Written by: Uma Sathwika Manda
Yay, it’s Pride Month! And we should learn about Gender Affirmation Surgery on this occasion. Well, I didn’t know much about this until recently when I read a lot about it. For the layman, this is the surgery that transgender people undergo to ‘change genders.’ Unfortunately, due to the underrepresentation of the trans community by the media, most of us are ignorant about this process. I personally had many questions, and after extensive research, I am to answer all your queries about Gender Affirmation Surgery.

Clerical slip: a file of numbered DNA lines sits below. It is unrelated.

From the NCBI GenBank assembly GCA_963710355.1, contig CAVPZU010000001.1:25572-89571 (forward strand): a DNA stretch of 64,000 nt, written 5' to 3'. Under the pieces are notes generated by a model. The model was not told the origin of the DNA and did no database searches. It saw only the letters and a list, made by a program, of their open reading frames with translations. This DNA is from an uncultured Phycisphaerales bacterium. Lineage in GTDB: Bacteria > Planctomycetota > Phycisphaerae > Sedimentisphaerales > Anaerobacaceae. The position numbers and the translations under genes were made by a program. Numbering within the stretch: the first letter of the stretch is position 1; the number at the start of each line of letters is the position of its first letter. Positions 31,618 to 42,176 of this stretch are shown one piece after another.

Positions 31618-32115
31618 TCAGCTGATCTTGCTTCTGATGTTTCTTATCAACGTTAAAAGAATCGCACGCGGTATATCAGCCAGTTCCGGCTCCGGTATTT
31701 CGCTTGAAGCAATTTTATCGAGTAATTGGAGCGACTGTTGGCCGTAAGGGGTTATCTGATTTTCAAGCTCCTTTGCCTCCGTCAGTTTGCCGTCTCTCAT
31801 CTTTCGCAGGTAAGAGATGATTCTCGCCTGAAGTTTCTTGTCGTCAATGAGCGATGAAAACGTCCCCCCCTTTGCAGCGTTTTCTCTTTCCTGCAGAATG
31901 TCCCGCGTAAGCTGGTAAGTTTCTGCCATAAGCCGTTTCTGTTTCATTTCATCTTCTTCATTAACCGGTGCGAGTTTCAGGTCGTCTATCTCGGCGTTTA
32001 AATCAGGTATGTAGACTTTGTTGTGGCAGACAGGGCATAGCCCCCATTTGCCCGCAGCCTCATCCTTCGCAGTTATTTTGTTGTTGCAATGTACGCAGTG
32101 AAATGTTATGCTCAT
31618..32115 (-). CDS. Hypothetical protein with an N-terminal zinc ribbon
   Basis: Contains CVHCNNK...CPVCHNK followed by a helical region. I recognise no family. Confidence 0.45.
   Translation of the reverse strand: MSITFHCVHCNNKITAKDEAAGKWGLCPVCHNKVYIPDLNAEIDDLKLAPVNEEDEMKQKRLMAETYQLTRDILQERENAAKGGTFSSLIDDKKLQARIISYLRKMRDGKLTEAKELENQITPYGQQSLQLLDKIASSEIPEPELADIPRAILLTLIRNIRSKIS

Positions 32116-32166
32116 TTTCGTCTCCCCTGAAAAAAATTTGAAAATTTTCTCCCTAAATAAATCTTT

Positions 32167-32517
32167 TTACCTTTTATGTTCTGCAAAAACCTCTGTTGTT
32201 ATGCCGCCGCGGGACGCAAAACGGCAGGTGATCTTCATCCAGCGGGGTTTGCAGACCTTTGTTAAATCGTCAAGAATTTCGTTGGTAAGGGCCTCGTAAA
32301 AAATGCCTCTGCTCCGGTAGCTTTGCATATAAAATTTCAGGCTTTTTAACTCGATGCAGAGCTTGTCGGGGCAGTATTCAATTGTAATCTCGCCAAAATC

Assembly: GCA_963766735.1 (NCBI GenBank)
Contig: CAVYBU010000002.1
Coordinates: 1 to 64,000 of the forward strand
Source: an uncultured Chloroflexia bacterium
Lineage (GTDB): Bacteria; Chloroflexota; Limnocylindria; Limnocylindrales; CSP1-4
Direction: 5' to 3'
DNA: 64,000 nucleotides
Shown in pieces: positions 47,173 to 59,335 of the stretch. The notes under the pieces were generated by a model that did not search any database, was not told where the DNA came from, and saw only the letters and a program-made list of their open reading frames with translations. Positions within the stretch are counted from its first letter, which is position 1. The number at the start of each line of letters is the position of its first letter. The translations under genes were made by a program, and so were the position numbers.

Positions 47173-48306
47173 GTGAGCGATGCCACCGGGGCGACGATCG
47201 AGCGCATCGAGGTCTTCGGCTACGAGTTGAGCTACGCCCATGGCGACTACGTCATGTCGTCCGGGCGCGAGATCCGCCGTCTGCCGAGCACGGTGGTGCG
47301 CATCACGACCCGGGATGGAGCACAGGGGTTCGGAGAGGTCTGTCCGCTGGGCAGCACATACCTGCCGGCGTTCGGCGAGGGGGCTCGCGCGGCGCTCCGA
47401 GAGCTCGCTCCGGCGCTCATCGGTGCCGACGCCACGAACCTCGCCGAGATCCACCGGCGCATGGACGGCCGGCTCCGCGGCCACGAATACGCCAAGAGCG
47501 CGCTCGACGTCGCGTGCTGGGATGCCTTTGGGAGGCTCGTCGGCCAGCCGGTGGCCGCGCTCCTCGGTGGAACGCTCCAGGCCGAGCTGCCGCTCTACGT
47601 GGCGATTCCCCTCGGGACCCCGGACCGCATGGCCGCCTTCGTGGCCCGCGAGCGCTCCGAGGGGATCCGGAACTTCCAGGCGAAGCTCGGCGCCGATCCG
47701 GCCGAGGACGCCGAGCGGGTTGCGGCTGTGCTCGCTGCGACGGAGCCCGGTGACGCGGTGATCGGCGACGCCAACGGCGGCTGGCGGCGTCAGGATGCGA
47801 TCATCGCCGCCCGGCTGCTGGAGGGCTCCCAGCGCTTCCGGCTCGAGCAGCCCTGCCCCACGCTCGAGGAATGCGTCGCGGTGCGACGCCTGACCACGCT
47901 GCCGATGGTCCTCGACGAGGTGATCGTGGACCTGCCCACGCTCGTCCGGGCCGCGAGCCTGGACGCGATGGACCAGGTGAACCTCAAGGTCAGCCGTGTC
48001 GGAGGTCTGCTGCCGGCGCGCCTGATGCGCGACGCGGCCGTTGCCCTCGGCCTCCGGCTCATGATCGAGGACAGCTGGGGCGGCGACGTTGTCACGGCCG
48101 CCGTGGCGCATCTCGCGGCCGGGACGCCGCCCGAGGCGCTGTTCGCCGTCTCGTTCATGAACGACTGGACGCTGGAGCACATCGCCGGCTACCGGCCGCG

Gender Affirmation surgery is for people that don’t associate with the sex assigned to them at birth/ transgender people undergo to confirm their gender. It is also addressed as Gender Confirmation. There was a discussion about this with the team. After talking to someone belonging to the trans community, we decided upon sticking to the term Gender Affirmation since they were comfortable with the same. Also, changing Genders is another term used to refer to the same, and this implies that one’s gender changes after the surgery have been performed (which isn’t true). Many are unaware of the process, and your questions concerning Gender Affirmation shall be answered in this article.